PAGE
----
He picked up his lager and took a drink. Only seven o’clock on a Monday evening and he already felt so exhausted he considered just calling it a night. Only his masculine pride kept him from going to bed at such a geriatric hour. Even his sixty-six-year-old widowed father never went to bed before eight.

  Thoughts of his father stirred a fearful thought—Nora’s pills in the medicine cabinet. He still couldn’t believe that she was as ill as the bottle portended. Perhaps it was only a mild condition, an arrhythmia or something innocuous and treatable. He tried to talk himself out of his fear but couldn’t quite rationalize it away.

  Zach picked up a handful of Nora’s pages and skimmed the lines. Why do you stay with me? He had never spoken those words to Grace, though they echoed in his head almost every day of their marriage. Their marriage had begun in terror and shame and then in time changed into something he didn’t want to live without. Zach knew why he stayed. But why had she?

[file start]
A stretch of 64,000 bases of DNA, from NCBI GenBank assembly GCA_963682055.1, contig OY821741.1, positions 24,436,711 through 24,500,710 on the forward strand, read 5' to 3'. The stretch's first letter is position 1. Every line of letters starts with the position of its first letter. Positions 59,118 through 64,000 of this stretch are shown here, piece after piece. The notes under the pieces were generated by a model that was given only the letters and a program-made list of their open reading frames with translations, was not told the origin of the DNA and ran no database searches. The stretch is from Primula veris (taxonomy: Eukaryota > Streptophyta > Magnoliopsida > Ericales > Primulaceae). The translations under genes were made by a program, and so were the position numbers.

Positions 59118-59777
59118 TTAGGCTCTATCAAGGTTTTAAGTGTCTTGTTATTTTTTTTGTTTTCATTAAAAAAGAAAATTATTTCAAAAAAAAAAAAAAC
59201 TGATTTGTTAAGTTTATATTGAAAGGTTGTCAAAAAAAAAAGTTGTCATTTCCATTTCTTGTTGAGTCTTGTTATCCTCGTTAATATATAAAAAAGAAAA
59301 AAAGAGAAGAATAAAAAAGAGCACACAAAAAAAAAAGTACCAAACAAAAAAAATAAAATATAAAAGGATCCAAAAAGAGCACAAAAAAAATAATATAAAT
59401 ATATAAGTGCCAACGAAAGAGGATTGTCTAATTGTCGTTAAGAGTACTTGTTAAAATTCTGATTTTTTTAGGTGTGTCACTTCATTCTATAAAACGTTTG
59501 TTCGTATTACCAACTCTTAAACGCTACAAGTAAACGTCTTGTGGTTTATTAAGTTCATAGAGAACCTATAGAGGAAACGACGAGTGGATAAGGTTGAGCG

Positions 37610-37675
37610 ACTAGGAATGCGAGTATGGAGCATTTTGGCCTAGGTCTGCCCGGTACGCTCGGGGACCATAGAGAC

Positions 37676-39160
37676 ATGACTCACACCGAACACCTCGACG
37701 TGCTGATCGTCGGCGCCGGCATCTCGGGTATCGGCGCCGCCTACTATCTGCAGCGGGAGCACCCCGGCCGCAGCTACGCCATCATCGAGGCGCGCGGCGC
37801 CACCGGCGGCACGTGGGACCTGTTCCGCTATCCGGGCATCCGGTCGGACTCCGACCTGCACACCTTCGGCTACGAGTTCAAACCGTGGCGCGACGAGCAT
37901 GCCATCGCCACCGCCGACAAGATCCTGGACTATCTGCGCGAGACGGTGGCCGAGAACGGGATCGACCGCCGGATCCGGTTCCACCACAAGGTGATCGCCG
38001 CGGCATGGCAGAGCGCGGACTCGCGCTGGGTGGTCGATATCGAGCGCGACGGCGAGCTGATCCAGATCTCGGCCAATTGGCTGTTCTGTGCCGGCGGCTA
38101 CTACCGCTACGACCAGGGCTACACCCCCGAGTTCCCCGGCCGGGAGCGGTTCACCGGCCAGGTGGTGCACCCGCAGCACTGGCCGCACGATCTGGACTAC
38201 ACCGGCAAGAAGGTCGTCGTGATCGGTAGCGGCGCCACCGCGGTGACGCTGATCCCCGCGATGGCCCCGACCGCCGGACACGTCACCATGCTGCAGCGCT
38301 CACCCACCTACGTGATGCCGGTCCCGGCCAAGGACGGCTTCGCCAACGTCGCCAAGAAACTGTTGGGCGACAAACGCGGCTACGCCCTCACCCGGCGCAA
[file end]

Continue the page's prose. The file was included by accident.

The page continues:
Standing, Zach rubbed his neck and tried to think of something or someone else for a few minutes. But his only other thoughts were of Nora and that was an even more dangerous rabbit hole. Nora… It had been over a week since their drunken night of idiocy. He remembered how her mouth felt on his skin, how foreign it felt to be touched by a woman’s hands again, how strange it was to be awake and conscious and thinking of something other than losing Grace, not thinking about anything at all except that whatever Nora was doing he would be content to let her keep doing until the day he died. Only afterward did the guilt set in—the guilt that for a few minutes he let himself stop feeling guilty.

  Zach performed a quick mental calculation. Seven o’clock in New York equaled midnight in London. He knew Grace would still be up. A night owl in the worst way, she took long naps after coming home from school and then stayed up far too late reading.